It is the nature of things anymore to regard tomorrow above today, and so within a few minutes of his winning the American League Cy Young Award on Tuesday, Justin Verlander(notes) was asked to assess his qualifications as AL MVP, the result of which will be announced Monday.
Unanimously voted by the Baseball Writers Association of America as the best pitcher in the league, Verlander took on the request without hesitation, but framed it less around himself than as an argument for a starting pitcher's value and how it can rival that of an everyday player's.
You've heard these arguments before. The heavy influence on that day's game. The impact on the bullpen, Verlander estimated, over three days.
"We are players," he insisted.
While that may be true, what caught my ear was something he said about the awards themselves. Granted, he said, the Cy Young is for pitchers, and the MVP historically has been for position players. Pitchers have their award. But that award is statistics based. It has zero to do with team success, not even wins.
So, Verlander asked – and I don't necessarily agree, but it was an interesting point – shouldn't pitchers be measured along with every-day players on the basis of value and (here's the tricky part) on the basis of how valuable they are compared to other pitchers? You know, whatever "value" means today.
Verlander will get MVP votes. He might even win in a vote that could be scattered.
Asked for a top-end MVP ballot, Verlander said he hoped old friend Curtis Granderson(notes) would win it, if Verlander didn't. He also mentioned Jacoby Ellsbury(notes). He did not cite Miguel Cabrera(notes), a teammate who won the batting title and carried a huge part of that offense. But there were a lot of questions flying and you can't expect a guy to remember everybody.
Anyway, Verlander sort of ran out of challengers after two.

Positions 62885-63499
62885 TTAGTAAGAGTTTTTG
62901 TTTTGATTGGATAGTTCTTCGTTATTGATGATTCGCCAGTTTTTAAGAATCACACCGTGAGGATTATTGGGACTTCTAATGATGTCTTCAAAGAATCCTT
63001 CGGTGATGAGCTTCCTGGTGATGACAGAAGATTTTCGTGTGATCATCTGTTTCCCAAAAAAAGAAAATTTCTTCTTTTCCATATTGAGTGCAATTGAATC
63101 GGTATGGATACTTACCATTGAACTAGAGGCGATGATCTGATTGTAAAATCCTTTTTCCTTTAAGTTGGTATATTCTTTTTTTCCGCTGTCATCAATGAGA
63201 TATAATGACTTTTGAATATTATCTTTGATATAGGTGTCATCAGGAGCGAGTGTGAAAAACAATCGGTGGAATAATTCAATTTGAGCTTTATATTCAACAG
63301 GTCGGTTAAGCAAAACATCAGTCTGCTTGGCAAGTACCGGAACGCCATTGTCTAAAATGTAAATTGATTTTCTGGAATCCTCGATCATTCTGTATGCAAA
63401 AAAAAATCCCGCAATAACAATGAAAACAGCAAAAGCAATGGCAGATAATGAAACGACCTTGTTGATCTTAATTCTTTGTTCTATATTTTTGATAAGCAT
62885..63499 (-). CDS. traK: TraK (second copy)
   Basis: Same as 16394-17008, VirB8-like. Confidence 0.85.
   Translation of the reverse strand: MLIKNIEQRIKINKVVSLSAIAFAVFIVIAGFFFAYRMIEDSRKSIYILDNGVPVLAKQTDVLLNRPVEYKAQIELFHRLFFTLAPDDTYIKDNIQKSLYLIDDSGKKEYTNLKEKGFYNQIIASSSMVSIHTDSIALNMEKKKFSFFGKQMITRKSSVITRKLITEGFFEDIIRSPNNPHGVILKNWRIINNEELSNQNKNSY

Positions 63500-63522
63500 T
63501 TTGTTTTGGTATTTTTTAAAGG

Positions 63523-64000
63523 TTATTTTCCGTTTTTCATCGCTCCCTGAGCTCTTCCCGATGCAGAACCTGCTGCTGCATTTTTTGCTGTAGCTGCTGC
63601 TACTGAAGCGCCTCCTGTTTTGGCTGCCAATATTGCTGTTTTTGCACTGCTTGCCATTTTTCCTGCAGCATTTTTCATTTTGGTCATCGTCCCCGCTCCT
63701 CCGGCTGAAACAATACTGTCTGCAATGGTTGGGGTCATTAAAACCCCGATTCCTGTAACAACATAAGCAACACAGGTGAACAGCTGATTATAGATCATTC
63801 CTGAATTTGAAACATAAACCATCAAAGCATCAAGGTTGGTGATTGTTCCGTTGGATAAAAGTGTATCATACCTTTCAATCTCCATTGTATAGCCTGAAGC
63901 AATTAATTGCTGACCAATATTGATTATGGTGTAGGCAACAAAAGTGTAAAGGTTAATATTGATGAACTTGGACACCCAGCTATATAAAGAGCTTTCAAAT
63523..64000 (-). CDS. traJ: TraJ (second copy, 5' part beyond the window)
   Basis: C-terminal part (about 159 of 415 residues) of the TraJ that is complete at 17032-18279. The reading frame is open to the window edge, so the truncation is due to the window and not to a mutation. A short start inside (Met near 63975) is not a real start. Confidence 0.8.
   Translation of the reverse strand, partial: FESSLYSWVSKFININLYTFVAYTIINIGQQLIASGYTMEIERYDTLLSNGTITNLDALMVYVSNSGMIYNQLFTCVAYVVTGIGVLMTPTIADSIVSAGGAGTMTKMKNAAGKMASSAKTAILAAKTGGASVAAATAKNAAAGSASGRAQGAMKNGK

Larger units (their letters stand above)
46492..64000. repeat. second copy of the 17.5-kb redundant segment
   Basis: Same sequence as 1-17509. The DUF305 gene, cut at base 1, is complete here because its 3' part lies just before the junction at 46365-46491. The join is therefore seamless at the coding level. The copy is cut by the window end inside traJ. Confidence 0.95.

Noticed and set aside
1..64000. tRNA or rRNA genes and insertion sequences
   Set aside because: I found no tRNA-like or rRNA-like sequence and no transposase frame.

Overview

"Everybody else involved has some flaws there," he concluded. "Maybe I can sneak in the back door. Who knows?"
"We wouldn't be having this conversation if not for him," he said. "We definitely wouldn't be having the MVP conversation."
The Miami Marlins aren't messing around. Their standing offer to Albert Pujols(notes) is believed to be for nine years. With a competitive average annual value (say $25 million), that's $225 million, minimum, and that's more than what the St. Louis Cardinals are believed to have offered in the spring. Is it possible that two weeks into November Pujols could already have what will be his best offer?
It's probably time to let go of whatever happened with the Ryan Madson(notes) negotiations in Philadelphia. That said, one source said the Phillies never got to four years. Another said they definitely went to four, but got caught up on the vesting option. …
Verlander is the ninth unanimous winner of the AL Cy Young and the first since Johan Santana(notes) in 2006. Verlander was Rookie of the Year in '06, when Santana made five starts against the Tigers and won three.
Verlander recalled thinking, "Oh my gosh, that's a big league pitcher. That's a stud."
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